Bandits (Magill's Literary Annual 1988)
Elmore Leonard wrote more than twenty novels over almost thirty years before he was discovered by critics and the mass public, making the transition from pulp entertainer to literary stylist. Leonard wrote Westerns in the 1950’s and early 1960’s, and when that genre became no longer fashionable or profitable, he switched to the crime novel, a form in which, his proponents claim, he has been unmatched by any other American writer in the 1970’s and 1980’s.
Leonard does not write about the same kinds of characters, settings, and situations in each book. His protagonists are policemen, criminals, and businessmen in Detroit, Miami Beach, and New Orleans. They are men living on the edge of society who find themselves caught up in situations out of their element. In responding to the pressure of these circumstances, they find that they are not the people they had seem themselves as being. In presenting such characters, Leonard, according to Jonathan Yardley, “raises the hard-boiled suspense novel beyond the limits of genre and into social commentary.”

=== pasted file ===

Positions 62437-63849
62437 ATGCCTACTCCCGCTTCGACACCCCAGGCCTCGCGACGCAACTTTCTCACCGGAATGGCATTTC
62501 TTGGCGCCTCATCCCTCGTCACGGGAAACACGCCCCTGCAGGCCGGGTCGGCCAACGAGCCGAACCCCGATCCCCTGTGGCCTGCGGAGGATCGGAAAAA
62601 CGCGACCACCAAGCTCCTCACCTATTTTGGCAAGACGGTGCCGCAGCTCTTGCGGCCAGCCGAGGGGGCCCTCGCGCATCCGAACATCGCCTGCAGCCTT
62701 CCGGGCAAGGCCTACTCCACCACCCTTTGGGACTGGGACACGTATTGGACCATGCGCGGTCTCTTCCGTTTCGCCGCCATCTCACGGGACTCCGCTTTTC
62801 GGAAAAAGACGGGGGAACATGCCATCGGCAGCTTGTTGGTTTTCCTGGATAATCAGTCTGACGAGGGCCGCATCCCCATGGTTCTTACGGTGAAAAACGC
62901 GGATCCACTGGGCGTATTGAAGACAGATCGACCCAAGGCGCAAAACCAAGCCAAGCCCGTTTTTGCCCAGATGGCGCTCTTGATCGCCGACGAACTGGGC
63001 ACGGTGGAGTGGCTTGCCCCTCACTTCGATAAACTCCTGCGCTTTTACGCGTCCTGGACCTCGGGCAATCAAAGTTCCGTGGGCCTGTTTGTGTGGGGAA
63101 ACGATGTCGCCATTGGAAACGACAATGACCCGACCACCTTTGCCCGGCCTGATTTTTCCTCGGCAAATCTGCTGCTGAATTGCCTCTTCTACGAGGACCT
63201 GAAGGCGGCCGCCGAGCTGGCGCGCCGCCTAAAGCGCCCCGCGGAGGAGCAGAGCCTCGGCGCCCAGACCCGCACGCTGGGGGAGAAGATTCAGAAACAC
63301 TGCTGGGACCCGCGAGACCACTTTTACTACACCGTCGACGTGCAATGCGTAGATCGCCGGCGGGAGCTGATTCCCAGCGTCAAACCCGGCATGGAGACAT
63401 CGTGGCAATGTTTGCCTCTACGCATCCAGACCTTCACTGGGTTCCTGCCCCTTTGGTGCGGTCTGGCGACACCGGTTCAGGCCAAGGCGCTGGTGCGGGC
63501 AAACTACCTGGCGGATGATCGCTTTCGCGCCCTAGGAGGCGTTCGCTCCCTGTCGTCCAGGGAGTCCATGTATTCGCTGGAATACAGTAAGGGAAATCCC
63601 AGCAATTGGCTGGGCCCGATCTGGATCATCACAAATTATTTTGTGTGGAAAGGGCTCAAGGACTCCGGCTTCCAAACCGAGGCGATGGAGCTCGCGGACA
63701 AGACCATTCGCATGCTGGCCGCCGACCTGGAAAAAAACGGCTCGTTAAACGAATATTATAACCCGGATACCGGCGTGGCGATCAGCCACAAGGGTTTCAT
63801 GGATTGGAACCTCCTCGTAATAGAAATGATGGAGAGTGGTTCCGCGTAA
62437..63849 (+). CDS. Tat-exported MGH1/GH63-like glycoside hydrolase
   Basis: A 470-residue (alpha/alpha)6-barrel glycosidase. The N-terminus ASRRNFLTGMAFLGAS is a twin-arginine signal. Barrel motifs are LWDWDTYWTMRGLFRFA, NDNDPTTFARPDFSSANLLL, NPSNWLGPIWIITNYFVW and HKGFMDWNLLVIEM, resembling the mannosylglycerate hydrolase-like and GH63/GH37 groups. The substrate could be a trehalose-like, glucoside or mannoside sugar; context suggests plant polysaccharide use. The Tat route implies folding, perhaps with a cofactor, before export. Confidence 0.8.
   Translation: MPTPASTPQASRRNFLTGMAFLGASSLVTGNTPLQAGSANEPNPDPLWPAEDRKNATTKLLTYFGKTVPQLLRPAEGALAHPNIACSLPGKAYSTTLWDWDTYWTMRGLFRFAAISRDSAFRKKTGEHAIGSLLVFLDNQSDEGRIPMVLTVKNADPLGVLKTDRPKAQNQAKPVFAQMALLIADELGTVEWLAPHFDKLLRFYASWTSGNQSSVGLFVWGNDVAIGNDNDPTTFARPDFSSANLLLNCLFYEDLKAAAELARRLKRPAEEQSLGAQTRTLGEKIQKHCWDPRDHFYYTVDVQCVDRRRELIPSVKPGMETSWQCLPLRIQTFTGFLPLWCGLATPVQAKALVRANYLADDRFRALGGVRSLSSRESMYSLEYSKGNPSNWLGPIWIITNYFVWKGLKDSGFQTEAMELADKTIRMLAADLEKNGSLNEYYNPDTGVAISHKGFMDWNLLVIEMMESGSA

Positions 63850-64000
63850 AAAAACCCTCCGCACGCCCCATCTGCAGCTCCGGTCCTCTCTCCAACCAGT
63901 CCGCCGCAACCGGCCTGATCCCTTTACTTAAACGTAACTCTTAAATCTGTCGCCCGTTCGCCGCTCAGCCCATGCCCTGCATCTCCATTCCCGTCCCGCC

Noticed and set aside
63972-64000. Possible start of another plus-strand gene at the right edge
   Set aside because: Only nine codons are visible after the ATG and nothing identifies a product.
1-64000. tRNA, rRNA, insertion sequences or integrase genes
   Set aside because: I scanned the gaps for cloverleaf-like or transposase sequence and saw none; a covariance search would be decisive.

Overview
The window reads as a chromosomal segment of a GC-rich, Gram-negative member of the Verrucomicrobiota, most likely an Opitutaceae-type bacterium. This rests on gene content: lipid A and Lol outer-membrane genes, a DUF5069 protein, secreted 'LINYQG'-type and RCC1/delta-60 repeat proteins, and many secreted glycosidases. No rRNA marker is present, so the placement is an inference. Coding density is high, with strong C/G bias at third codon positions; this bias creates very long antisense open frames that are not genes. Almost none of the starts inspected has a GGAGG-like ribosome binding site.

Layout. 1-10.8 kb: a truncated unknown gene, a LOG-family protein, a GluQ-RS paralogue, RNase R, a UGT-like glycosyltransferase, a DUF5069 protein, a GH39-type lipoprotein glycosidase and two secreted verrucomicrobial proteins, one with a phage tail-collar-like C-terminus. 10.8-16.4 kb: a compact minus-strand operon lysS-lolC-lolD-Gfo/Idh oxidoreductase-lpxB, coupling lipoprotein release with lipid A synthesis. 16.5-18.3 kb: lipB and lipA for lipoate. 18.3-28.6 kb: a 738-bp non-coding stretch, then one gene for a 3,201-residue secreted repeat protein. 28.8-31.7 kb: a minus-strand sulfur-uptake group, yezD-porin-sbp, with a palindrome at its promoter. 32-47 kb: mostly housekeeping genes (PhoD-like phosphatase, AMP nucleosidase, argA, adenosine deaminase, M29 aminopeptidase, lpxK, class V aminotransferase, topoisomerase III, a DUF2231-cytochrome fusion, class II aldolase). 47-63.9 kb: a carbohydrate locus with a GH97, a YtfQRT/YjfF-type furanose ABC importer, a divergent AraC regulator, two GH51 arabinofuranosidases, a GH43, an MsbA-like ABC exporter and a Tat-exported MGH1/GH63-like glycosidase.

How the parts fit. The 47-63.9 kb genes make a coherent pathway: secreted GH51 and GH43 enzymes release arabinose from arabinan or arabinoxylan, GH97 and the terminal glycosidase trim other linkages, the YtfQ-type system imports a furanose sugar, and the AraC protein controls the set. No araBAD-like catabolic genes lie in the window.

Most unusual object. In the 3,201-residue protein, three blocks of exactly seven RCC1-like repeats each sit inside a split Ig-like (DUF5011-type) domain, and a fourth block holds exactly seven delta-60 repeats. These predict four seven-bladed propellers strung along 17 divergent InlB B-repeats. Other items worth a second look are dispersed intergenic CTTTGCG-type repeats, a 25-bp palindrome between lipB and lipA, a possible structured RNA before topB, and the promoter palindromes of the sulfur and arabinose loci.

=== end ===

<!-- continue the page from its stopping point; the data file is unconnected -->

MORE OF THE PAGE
Jack Delaney lives his life by chance. While working in a New Orleans department store, he is led by chance to a brief career modeling men’s clothing. While working on a modeling assignment, he encounters a jewel thief who is in the process of robbing the hotel room in which Jack and his...
(The entire section is 2225 words.)
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Bibliography (Magill's Literary Annual 1988)
The Christian Science Monitor. LXXIX, January 28, 1987, p. 19.
Macleans. C, January 19, 1987, p. 61.
The New York Times. CXXXVI, January 8, 1987, p. 21.
The New York Times Book Review. XCII, January 4, 1987, p. 7.
The New Yorker. LXII, January 19, 1987, p. 94.
Newsweek. CIX, January 5, 1987, p. 58.
The Observer. April 5, 1987, p. 25.
Publishers Weekly. CCXXX, December 12, 1986, p. 40.
Time. CXXIX, January 12, 1987, p. 72.
The Times Literary Supplement. January 9, 1987, p. 36.
USA Today. V, January 2, 1987, p. 50.
The Village Voice. XXXII, February 24, 1987, p. 41.
The Wall Street Journal. CCIX, January 19, 1987, p. 16.
The Washington Post Book World. XVI, December 28, 1986, p. 5.
(The entire section is 82 words.)